- 11.0: Prelude to Meiosis and Sexual Reproduction
- The ability to reproduce in kind is a basic characteristic of all living things. In kind means that the offspring of any organism closely resemble their parent or parents. Hippopotamuses give birth to hippopotamus calves, Joshua trees produce seeds from which Joshua tree seedlings emerge, and adult flamingos lay eggs that hatch into flamingo chicks. In kind does not generally mean exactly the same.
- 11.1: The Process of Meiosis
- Sexual reproduction requires fertilization, the union of two cells from two individual organisms. If those two cells each contain one set of chromosomes, then the resulting cell contains two sets of chromosomes. Haploid cells contain one set of chromosomes. Cells containing two sets of chromosomes are called diploid. The number of sets of chromosomes in a cell is called its ploidy level.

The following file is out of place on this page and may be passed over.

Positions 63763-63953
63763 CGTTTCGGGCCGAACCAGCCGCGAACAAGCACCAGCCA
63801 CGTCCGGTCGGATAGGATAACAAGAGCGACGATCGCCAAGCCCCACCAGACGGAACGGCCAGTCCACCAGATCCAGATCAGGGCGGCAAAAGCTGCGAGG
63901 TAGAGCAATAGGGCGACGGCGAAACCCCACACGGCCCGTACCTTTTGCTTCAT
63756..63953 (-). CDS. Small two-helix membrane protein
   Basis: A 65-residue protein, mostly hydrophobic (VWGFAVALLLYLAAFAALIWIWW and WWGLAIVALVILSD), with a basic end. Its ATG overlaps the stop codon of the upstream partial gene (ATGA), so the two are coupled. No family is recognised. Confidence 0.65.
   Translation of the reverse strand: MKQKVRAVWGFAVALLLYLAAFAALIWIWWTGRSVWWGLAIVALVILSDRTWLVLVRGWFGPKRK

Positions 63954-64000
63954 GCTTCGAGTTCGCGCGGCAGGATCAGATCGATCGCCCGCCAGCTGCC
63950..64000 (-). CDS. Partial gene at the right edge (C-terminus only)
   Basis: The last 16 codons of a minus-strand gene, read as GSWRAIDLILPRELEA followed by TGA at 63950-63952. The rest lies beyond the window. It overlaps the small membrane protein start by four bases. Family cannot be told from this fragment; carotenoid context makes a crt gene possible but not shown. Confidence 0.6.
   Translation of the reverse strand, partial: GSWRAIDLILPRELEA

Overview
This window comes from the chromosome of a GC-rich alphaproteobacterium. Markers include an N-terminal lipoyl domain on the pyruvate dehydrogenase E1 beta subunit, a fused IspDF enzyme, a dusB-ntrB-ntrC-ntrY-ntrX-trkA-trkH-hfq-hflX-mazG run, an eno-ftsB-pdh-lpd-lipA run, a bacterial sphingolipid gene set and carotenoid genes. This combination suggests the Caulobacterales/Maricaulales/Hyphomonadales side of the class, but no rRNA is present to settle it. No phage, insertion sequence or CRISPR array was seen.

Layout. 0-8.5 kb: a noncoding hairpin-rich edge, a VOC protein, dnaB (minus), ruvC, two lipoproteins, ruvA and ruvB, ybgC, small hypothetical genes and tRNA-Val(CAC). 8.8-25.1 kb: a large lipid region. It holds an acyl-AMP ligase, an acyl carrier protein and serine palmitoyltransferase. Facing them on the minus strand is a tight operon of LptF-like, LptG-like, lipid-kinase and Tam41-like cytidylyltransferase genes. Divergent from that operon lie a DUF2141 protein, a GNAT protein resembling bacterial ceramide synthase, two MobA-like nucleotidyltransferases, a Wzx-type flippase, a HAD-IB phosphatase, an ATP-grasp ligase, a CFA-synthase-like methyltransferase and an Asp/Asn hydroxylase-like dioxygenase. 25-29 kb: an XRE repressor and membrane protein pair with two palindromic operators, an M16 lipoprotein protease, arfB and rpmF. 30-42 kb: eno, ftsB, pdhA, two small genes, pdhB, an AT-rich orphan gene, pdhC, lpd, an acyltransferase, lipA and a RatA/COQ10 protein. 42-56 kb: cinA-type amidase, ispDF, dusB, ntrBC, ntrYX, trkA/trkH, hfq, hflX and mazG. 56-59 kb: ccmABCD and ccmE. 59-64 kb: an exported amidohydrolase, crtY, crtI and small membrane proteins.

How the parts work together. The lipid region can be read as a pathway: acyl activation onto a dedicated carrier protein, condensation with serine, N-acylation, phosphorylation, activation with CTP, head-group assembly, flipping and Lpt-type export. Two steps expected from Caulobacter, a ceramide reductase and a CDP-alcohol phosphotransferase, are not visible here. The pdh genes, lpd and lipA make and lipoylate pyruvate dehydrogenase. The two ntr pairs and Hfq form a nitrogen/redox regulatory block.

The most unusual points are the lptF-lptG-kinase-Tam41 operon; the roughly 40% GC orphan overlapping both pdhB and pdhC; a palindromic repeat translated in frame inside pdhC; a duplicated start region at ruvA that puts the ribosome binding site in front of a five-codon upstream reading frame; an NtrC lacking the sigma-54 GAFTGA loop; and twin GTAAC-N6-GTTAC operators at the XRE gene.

- 11.2: Sexual Reproduction
- Sexual reproduction was an early evolutionary innovation after the appearance of eukaryotic cells. It appears to have been very successful because most eukaryotes are able to reproduce sexually, and in many animals, it is the only mode of reproduction. And yet, scientists recognize some real disadvantages to sexual reproduction. On the surface, creating offspring that are genetic clones of the parent appears to be a better system.
Connie Rye (East Mississippi Community College), Robert Wise (University of Wisconsin, Oshkosh), Vladimir Jurukovski (Suffolk County Community College), Jean DeSaix (University of North Carolina at Chapel Hill), Jung Choi (Georgia Institute of Technology), Yael Avissar (Rhode Island College) among other contributing authors. The OpenStax College name, OpenStax College logo, OpenStax College book covers, OpenStax CNX name, and OpenStax CNX logo are not subject to the creative commons license and may not be reproduced without the prior and express written consent of Rice University. For questions regarding this license, please contact firstname.lastname@example.org. Download for free at http://cnx.org/contents/185cbf87-c72...email@example.com.